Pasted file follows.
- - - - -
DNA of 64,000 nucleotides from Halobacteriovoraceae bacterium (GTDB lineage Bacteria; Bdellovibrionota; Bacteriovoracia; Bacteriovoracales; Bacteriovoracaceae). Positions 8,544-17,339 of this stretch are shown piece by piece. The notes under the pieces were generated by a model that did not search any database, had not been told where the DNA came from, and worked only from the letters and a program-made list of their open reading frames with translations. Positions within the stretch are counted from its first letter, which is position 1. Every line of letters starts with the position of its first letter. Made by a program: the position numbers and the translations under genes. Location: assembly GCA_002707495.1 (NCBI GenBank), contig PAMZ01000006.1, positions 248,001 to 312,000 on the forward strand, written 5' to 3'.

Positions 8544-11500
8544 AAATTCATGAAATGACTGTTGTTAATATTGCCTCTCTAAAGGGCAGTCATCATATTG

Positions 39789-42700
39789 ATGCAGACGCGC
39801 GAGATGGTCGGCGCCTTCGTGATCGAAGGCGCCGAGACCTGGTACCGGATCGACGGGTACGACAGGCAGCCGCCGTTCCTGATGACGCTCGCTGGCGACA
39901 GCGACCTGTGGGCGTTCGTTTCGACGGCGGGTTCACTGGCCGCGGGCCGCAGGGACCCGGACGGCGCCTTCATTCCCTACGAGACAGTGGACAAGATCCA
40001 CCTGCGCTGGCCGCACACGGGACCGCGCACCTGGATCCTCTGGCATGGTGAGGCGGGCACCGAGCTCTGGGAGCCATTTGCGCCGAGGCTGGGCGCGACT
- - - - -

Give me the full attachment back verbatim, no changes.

DNA of 64,000 nucleotides from Halobacteriovoraceae bacterium (GTDB lineage Bacteria; Bdellovibrionota; Bacteriovoracia; Bacteriovoracales; Bacteriovoracaceae). Positions 8,544-17,339 of this stretch are shown piece by piece. The notes under the pieces were generated by a model that did not search any database, had not been told where the DNA came from, and worked only from the letters and a program-made list of their open reading frames with translations. Positions within the stretch are counted from its first letter, which is position 1. Every line of letters starts with the position of its first letter. Made by a program: the position numbers and the translations under genes. Location: assembly GCA_002707495.1 (NCBI GenBank), contig PAMZ01000006.1, positions 248,001 to 312,000 on the forward strand, written 5' to 3'.

Positions 8544-11500
8544 AAATTCATGAAATGACTGTTGTTAATATTGCCTCTCTAAAGGGCAGTCATCATATTG

Positions 39789-42700
39789 ATGCAGACGCGC
39801 GAGATGGTCGGCGCCTTCGTGATCGAAGGCGCCGAGACCTGGTACCGGATCGACGGGTACGACAGGCAGCCGCCGTTCCTGATGACGCTCGCTGGCGACA
39901 GCGACCTGTGGGCGTTCGTTTCGACGGCGGGTTCACTGGCCGCGGGCCGCAGGGACCCGGACGGCGCCTTCATTCCCTACGAGACAGTGGACAAGATCCA
40001 CCTGCGCTGGCCGCACACGGGACCGCGCACCTGGATCCTCTGGCATGGTGAGGCGGGCACCGAGCTCTGGGAGCCATTTGCGCCGAGGCTGGGCGCGACT